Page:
The advent of ‘minority governments’ in certain key local authorities and metros takes municipal governance into uncharted waters, with the possible risk of unstable local government in certain areas, says Professor Raymond Parsons of the North West University School of Business and Governance.
“Business will therefore need to engage with a new set of circumstances around local government decision-making and adapt its strategies accordingly. From an economic and business perspective ‘minority government’ at municipal level inevitably injects additional uncertainty into key local decisions around policies, budgets and posts where there is no permanent majority to take long term decisions. If the ‘new normal’ in certain municipal governments is therefore not sensibly managed in the period ahead, it could hamper local economic development and job creation. Economic upliftment must not become hostage to weak or dysfunctional municipal governance.”
Professor Parsons says the test will lie with the leadership of the various political groupings to effectively answer to the new mandate of the citizenry for ‘delivery’, whatever the final political configuration.
“Stability will require compromise. The challenge will be to drive the new political alignments in ways that promote bigger, stronger and better local economies, in which business must play an important role. Business therefore now needs not only to get to know the new political players at local level but also to offer a more collaborative relationship to promote local economic development more vigorously. Business, such as through structures such as Chambers of Commerce, NAFCOC, BUSA, the Black Business Council and Sakekamers needs to ‘step up to the plate’ to assist municipal government performance and encourage a more ‘business-friendly’ climate.”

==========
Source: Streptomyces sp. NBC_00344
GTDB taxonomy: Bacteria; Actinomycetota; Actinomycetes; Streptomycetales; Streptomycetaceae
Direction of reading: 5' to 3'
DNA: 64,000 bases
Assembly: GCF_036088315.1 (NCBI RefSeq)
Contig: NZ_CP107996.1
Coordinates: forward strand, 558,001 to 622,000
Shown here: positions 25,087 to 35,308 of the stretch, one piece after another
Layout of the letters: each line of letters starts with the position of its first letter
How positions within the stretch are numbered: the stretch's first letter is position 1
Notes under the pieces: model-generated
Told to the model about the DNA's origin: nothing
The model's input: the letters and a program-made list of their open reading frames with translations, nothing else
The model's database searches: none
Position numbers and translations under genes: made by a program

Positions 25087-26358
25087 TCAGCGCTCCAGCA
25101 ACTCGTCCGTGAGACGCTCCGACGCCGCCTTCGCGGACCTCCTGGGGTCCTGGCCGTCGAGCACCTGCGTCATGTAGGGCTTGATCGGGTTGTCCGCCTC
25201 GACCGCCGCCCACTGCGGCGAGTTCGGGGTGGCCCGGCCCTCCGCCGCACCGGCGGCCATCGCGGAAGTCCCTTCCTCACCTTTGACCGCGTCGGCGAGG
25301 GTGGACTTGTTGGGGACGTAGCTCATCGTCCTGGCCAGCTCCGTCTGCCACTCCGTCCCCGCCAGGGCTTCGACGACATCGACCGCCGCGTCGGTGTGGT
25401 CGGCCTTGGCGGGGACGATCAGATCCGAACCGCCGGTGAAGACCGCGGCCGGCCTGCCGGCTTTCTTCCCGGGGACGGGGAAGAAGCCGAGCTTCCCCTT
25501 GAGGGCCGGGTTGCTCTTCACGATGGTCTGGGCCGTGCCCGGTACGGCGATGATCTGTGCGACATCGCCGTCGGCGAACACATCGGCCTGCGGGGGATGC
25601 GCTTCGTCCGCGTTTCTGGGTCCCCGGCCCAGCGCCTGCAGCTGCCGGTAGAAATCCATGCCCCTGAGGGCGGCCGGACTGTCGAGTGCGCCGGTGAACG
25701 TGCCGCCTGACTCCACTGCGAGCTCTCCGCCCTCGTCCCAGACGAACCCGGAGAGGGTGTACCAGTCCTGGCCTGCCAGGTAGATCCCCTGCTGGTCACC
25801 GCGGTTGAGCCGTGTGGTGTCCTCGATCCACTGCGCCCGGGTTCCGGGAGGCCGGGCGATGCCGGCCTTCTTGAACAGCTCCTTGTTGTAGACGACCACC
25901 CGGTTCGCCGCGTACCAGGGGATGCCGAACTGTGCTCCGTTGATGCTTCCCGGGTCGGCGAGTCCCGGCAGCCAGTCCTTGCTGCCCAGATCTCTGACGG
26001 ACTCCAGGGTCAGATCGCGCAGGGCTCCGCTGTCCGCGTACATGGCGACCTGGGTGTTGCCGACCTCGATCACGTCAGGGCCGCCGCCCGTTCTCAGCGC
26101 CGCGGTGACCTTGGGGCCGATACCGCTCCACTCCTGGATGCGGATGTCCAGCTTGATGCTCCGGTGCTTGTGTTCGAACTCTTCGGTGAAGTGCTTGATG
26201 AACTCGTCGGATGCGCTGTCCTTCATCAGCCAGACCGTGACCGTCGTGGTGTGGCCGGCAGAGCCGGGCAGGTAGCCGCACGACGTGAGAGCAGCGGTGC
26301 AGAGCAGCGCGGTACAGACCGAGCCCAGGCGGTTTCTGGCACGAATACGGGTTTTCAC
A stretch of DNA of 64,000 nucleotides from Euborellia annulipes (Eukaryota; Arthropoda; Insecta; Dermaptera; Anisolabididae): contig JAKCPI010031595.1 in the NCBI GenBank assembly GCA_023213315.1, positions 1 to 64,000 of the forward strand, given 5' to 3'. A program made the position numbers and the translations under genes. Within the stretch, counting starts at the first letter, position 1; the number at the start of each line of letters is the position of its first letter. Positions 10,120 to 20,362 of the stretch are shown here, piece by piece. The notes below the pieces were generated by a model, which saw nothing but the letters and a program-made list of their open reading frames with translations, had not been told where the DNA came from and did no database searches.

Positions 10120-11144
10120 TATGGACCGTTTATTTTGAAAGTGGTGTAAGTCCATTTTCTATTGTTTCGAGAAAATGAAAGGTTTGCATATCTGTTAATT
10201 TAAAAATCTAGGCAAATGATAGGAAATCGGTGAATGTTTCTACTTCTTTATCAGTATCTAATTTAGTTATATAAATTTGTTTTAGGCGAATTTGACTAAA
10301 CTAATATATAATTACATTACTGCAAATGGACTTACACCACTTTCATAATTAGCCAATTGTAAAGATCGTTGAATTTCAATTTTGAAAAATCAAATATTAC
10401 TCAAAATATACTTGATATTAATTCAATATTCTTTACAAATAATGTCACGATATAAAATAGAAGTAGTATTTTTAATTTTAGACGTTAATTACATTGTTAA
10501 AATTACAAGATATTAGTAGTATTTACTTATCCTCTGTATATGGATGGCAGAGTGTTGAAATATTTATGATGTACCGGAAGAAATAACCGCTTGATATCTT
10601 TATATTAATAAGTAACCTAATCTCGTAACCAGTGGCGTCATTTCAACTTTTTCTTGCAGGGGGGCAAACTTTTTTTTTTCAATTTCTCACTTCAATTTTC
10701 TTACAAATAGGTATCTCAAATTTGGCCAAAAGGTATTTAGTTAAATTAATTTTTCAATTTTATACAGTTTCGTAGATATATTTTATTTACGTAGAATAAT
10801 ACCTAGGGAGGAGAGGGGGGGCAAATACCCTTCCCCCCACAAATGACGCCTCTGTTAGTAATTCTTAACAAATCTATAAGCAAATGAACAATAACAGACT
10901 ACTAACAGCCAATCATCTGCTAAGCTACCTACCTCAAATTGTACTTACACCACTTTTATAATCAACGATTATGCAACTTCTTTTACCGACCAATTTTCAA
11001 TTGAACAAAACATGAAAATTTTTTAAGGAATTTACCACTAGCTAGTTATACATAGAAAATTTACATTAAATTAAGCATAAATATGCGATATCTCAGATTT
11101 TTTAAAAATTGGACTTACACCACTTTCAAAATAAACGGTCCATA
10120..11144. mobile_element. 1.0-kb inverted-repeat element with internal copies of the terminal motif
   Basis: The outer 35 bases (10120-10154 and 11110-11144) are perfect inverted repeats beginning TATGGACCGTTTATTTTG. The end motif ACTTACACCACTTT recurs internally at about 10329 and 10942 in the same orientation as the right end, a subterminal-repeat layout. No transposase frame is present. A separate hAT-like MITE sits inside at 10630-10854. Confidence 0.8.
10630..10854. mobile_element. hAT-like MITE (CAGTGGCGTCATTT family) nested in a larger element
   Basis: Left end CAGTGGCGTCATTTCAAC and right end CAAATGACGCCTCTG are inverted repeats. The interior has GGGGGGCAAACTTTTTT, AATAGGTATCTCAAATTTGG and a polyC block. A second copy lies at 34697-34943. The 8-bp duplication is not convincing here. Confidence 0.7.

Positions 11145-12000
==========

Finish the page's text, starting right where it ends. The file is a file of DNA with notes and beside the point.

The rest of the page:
Professor Parsons adds that much of the business milieu is shaped at local level through infrastructure and the regulatory environment. Business can also supplement local government capacity to facilitate delivery.
“In many local authorities business may well find a more receptive environment now, given the socio-economic challenges that still lie ahead. And where there is ‘minority government’ at local level, the case for business to engage with all political parties, not just the group in power, is even more overwhelming.
“The shifting political landscape at municipal level therefore now requires business to adapt its advocacy and lobbying strategies to cover a much broader spectrum of engagement than has hitherto been the case. Business and the new municipal leadership thus both need to seize the opportunity to forge stronger relationships on which to base intensified collaboration in future.
“It would be similar to the renewed senior business and government interaction currently taking place at national level and would reinforce it. There is now additional scope and opportunity to strengthen ‘bottom up’ economic development, which would be in line with the broad thrust of the National Development Plan.
“We also need to recall that the eight big metros generate nearly 60% of SA’s GDP, hence good governance and efficient delivery remain essential requirements under any new political dispensation.”
Professor Parsons says that the private sector at the local level, especially medium and small business, needs to be more fully mobilized. A more concrete partnership between business and municipal governments in future will not only help to strengthen business confidence, but might even assist decision-making and implementation where there is ‘minority government’ at municipal level’.